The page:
Remember to consult your physician if the signs and symptoms of ear infection exist, especially when following a cold. Infants and children are more susceptible to bacterial middle ear infections when previous virus or colds are present first.
"It can be a cold, a throat infection or even an allergy attack that may set up an ear infection," explains Craig Wax, DO, an osteopathic family physician practicing in Mullica Hill, New Jersey. "The tubes that connect the middle ear to the throat, called the Eustachian tubes, can become blocked and trap fluid that would normally drain from the middle ear. This buildup can cause discomfort or pain. This fluid then becomes a favorable environment for bacteria or viruses to breed."
Dr. Wax explains that fluid build-up may lead to severe middle ear infections. Preferably, he suggests seeking medical attention when the fluid build-up becomes an ear infection. However, initially this stage may be difficult to identify in children, as some do not show any symptoms at all.
Symptoms of Fluid Build-Up
"Some common symptoms that can indicate a build-up of inner ear fluid are pressure in the ear or hearing popping or ringing sounds," explains Dr. Wax. "With younger children, you may notice them rubbing or pulling their ears to relieve the pressure."
Dr. Wax identifies loss of hearing, balance problems and dizziness as other symptoms of build-up. However, he cautions that hearing loss can also be difficult to identify in children. Instead he recommends looking for absent-mindedness or inattentiveness to alert you of potential hearing problems. Children may also seem grumpy or cranky.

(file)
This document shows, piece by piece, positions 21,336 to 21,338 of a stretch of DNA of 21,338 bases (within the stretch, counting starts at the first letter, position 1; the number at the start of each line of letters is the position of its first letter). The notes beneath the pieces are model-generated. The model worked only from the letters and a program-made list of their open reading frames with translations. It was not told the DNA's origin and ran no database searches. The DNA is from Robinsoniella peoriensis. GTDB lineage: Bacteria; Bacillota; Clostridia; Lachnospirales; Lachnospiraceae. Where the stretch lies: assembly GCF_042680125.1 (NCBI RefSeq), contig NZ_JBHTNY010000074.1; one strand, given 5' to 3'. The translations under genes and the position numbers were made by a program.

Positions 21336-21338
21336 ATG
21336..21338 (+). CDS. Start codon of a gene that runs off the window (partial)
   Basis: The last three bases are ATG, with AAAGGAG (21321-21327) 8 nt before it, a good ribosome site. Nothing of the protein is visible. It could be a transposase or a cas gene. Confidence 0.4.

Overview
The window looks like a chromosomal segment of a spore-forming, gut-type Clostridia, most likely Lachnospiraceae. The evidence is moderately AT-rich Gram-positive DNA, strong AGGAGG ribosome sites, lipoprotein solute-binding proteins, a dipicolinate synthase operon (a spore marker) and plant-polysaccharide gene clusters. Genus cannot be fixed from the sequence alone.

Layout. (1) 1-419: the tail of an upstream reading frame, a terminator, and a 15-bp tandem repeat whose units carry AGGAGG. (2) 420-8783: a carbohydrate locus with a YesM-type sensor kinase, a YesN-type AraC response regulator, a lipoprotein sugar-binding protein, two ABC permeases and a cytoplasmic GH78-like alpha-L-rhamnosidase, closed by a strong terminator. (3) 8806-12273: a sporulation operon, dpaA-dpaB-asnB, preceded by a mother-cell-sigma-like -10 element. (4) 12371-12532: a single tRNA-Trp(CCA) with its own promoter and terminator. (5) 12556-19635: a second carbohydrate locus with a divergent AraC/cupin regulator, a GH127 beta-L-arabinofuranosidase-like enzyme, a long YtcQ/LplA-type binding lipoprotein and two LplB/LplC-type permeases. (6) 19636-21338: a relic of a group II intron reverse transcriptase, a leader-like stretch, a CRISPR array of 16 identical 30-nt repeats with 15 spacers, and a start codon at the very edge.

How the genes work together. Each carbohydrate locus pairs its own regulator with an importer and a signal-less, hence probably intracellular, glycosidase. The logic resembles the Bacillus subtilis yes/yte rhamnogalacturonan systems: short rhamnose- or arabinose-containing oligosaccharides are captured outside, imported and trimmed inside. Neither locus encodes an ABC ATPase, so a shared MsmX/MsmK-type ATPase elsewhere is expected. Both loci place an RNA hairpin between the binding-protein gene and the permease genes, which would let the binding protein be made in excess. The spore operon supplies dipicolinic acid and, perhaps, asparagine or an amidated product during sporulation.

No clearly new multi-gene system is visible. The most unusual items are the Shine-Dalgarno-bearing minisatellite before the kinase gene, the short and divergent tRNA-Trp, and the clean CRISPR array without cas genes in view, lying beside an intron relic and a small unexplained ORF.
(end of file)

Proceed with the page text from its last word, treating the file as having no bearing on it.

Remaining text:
Middle Ear Infections
In severe cases, the fluid in the middle ear builds and increases pressure on the eardrum until it ruptures. Once it ruptures, the fluid drains, and the pain usually subsides. The hole in the eardrum will usually heal by itself in a few weeks. However, if the eardrum does not release the fluid trapped within the tubes, a middle ear infection can worsen. Yellow, clear or bloody discharge can mean the eardrum has ruptured. Symptoms of middle ear infections include:
Mild to severe ear pain
Yellow, clear or bloody discharge to signal that the eardrum has ruptured
Thick and yellow discharge. Blood in this fluid can mean the eardrum has ruptured
Loss of appetite, vomiting and grumpy behavior
Signs of inattentiveness or loss of hearing
"Most patients experience the symptoms of a middle ear infection two to seven days after a cold or respiratory infection," explains Dr. Wax. "If the symptoms of the infection last longer than a week, you should seek medical attention."
Dr. Wax states that 80% of ear infections get better without treatment. However, he recommends immediately visiting a physician if your child suffers from fluid build-up or middle ear infection symptoms, particularly children younger than three years old.
Preventing Ear Infections
As an osteopathic physician, Dr. Wax offers the following recommendations to prevent ear infections:
Wash your hands and your child's hands frequently.
Do not let babies and toddlers put unclean or inappropriate things in their mouth.
Avoid smoky environments. Ear infections are more common in people who are around cigarette smoke. Do not allow anyone to smoke in your home or car.
Breast-feed your baby if possible. Research indicates that breast-feeding helps reduce the risk of ear infections, particularly among children with a family history of ear infections. However, if breast-feeding is not an option, avoid bottle-feeding the baby while he or she is lying down.
Immunize your child. While immunizations do not prevent ear infections directly, they can prevent illnesses like the flu that often lead to ear infections.
Discontinue use of a pacifier. Babies who use pacifiers after 12 months are more likely to develop ear infections.